Pathology in r1ΔT/r2n Mice.

r1ΔT/r2n mice developed an autoimmune syndrome as early as 2 months of age but more commonly between 4 months and 1 year (Table 1). Approximately equal percentages of males and females developed disease (7 males and 9 females of 10 and 11 analyzed, respectively). Diseased r1ΔT/r2n mice developed corneal opacity and eye lesions due to excessive scratching (Fig. 1A). Histological analysis revealed marked infiltration and destruction of the lacrimal glands; as in the case with SS patients, r1ΔT/r2n mice showed multiple periductular foci as well as destruction of the acinar structures and hypertrophy of the ductal structures in the lacrimal glands (Fig. 1B) (2). Immunofluorescent staining of the lacrimal glands revealed that a preponderance of the infiltrating cells were CD4+ T cells with a smaller number of CD8+ and B220+ cells (Fig. 2). Nearly all r1ΔT/r2n mice had infiltrations in the lacrimal glands even when no outwardly visible eye pathology was noted. Although some mice also exhibited bacterial conjunctivitis, it is unlikely that the inflammation resulted from opportunistic infections because r1ΔT/r2n mice whose eyes were free of pathogens also showed infiltrates (data not shown). Age-matched r1f/r2n mice, some of them cagemates, lacked any lacrimal gland pathology (Table 1). However, both r1ΔT/r2n and r1f/r2n mice showed mild leukocytic infiltrations of the submandibular salivary glands (Table 1 and Fig. 1C).

Fig. 1.
Autoimmune disease resembling SS in adult r1ΔT/r2n mice. (A) A 4-month-old Cre+ mouse shows corneal opacity and inflammation around the eyes due to irritation and excessive scratching. These mice also show enlargement of the periorbital area and ...
Fig. 2.
Lymphocytic infiltration of lacrimal glands in aged r1ΔT/r2n mice. (A) Lacrimal glands of a 4-month-old Lck-Cre+ mouse (Right) and its Lck-Cre littermate (Left) were stained with anti-CD4-FITC (Top), anti-CD8-FITC (Middle), or anti-B220-FITC ...
Table 1.
Summary of the pathological findings in aged r1ΔT/r2n and r1f/r2n mice

Histopathological analysis also revealed infiltrations in other organs that are commonly affected by autoimmune diseases such as the lung, liver, and intestines, but with lower penetrance; these mice were all free of kidney pathology, thus ruling out the possibility of SS secondary to lupus-like immune complex disease (Table 1 and Fig. 1D). Similar pathology is seen in pSS patients, who often present with extraglandular symptoms such as infiltrations in the lungs, liver, gastrointestinal tract, dermis, vasculature, and the nervous system (13).

Extensive analysis of young adult mice (aged 2–4 months) showed no consistent differences in lymphocyte numbers or subset frequency when comparing r1ΔT/r2n with controls (J.A.D., M.G.K., J.S.O., L. N. Stiles, J.L., T. I. Moore, H. Ji, C. Rommel, L.C.C., T.E.L., and D.A.F., unpublished work). However, most older r1ΔT/r2n mice developed cervical lymphadenopathy and splenomegaly (Table 1), which suggests a progressive generalized activation of their immune system. Indeed, staining of splenocytes from r1ΔT/r2n mice >4 months of age showed an increase in the percentage of effector/effector-memory (CD44highCD62Llow) T cells (Fig. 3). The percentage of this subset was increased in four of four aged r1ΔT/r2n mice compared with two aged-matched r1f/r1n mice analyzed. This result is consistent with previous findings where T cells in the minor salivary gland of pSS patients display an activated phenotype (14).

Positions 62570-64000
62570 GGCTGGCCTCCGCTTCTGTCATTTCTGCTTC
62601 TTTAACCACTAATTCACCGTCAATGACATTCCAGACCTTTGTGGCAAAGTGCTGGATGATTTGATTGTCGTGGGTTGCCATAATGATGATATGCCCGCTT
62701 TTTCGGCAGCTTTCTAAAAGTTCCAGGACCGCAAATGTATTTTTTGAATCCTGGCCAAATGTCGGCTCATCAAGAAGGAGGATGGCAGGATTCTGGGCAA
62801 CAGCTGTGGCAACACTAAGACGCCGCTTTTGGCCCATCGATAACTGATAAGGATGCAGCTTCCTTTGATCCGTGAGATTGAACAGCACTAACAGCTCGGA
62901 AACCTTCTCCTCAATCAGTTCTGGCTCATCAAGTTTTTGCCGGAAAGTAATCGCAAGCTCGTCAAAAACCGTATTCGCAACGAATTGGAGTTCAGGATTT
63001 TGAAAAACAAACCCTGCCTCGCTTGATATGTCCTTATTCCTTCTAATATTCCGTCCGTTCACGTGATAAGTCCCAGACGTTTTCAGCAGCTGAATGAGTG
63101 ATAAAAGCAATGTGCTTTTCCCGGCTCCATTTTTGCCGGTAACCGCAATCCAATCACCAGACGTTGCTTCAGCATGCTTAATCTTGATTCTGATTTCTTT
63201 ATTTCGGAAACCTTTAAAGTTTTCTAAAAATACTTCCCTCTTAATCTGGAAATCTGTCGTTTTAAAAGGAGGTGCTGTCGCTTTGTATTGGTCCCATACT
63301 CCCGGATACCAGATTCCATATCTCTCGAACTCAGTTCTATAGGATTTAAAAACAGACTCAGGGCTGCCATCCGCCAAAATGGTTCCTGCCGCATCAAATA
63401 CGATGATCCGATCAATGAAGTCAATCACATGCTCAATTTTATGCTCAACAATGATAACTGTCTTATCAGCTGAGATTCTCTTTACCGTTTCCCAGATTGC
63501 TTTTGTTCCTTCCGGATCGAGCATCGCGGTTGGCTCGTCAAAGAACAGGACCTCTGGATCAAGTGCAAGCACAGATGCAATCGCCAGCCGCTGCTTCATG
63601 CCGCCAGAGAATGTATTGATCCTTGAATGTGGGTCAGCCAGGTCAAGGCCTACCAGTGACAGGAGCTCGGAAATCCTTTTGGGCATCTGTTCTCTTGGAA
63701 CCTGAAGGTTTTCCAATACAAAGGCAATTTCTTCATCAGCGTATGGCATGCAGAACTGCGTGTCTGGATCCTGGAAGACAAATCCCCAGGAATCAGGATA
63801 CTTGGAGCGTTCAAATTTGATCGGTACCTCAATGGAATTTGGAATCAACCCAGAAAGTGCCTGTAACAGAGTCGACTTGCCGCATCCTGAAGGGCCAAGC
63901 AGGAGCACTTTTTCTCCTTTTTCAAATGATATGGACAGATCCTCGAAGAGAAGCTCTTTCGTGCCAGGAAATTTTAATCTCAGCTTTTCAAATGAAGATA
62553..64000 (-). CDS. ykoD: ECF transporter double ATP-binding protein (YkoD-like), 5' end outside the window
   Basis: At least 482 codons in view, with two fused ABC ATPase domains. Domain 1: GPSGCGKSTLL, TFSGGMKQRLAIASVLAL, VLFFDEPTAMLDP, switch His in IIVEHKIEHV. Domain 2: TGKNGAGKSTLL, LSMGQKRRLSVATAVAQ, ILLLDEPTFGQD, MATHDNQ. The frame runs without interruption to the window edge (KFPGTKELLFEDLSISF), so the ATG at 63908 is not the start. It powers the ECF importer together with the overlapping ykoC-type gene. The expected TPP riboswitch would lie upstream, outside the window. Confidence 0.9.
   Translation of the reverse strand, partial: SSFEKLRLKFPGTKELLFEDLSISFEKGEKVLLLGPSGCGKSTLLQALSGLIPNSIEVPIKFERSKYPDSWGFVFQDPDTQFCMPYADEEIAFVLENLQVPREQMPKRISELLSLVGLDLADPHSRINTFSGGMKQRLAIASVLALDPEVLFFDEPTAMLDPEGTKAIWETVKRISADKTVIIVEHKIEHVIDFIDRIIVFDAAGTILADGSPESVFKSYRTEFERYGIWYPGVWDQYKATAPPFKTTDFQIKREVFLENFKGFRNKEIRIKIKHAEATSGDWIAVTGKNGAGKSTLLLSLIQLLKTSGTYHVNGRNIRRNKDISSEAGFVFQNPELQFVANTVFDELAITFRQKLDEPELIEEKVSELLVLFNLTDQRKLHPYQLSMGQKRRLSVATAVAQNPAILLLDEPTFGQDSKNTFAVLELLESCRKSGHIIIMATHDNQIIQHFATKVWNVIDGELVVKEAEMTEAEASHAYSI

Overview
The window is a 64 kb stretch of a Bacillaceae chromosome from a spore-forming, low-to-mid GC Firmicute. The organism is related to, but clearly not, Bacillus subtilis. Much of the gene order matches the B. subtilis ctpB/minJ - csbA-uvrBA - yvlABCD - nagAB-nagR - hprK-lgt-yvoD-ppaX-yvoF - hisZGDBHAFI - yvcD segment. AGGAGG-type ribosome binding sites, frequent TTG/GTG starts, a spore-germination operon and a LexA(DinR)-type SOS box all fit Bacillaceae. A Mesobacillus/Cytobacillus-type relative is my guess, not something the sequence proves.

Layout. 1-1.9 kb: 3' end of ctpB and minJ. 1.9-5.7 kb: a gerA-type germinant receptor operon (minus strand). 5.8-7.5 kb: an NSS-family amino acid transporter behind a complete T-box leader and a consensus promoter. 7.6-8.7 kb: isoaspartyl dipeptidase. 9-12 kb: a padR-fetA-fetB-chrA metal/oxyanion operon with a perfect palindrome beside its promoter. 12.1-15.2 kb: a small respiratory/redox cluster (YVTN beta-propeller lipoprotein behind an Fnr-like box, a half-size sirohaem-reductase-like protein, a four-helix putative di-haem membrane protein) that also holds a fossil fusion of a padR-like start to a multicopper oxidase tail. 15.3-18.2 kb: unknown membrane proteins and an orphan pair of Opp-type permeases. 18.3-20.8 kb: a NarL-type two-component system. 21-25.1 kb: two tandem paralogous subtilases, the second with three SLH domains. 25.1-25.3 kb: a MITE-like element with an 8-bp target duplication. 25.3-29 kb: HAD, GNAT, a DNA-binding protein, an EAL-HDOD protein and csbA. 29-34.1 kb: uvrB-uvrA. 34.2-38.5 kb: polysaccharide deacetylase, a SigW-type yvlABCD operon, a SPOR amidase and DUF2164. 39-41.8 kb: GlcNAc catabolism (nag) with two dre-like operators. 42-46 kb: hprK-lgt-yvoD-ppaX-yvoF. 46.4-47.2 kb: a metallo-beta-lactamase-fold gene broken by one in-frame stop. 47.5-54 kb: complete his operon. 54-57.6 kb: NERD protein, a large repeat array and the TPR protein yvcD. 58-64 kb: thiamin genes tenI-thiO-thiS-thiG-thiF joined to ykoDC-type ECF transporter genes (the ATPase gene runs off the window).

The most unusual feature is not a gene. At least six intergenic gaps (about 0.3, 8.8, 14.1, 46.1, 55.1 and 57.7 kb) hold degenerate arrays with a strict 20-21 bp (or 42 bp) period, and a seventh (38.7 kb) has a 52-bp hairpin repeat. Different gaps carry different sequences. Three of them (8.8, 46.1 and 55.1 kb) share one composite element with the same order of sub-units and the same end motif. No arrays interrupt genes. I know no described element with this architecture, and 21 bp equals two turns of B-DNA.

Fig. 3.
Accumulation of activated/memory T cells in aged mice. Splenocytes from mice with splenomegaly and eye pathology were stained with anti-CD62L-FITC and anti-CD44-PE. Data are gated on T cells identified by anti-CD3-CyChrome [for the CD4-Cre pair (Right ...

T cells from aged r1ΔT/r2n mice showed complete loss of p85α protein expression (data not shown), as observed in younger mice (J.A.D., M.G.K., J.S.O., L. N. Stiles, J.L., T. I. Moore, H. Ji, C. Rommel, L.C.C., T.E.L., and D.A.F., unpublished work). To address the possibility that disease pathogenesis resulted from Cre-mediated deletion occurring in non-T cells in which the Lck promoter is active, we examined r1ΔT/r2n mice in which deletion is driven by CD4-Cre (J.A.D., M.G.K., J.S.O., L. N. Stiles, J.L., T. I. Moore, H. Ji, C. Rommel, L.C.C., T.E.L., and D.A.F., unpublished work). We have not yet studied large cohorts of aged r1ΔT/r2n mice generated by using CD4-Cre; however, we found that three mice aged 23–27 weeks also developed disease symptoms including an accumulation of effector/effector-memory T cells and inflammatory infiltrates in lacrimal glands (Figs. 1E and and33).

Autoantibodies in r1ΔT/r2n Mice.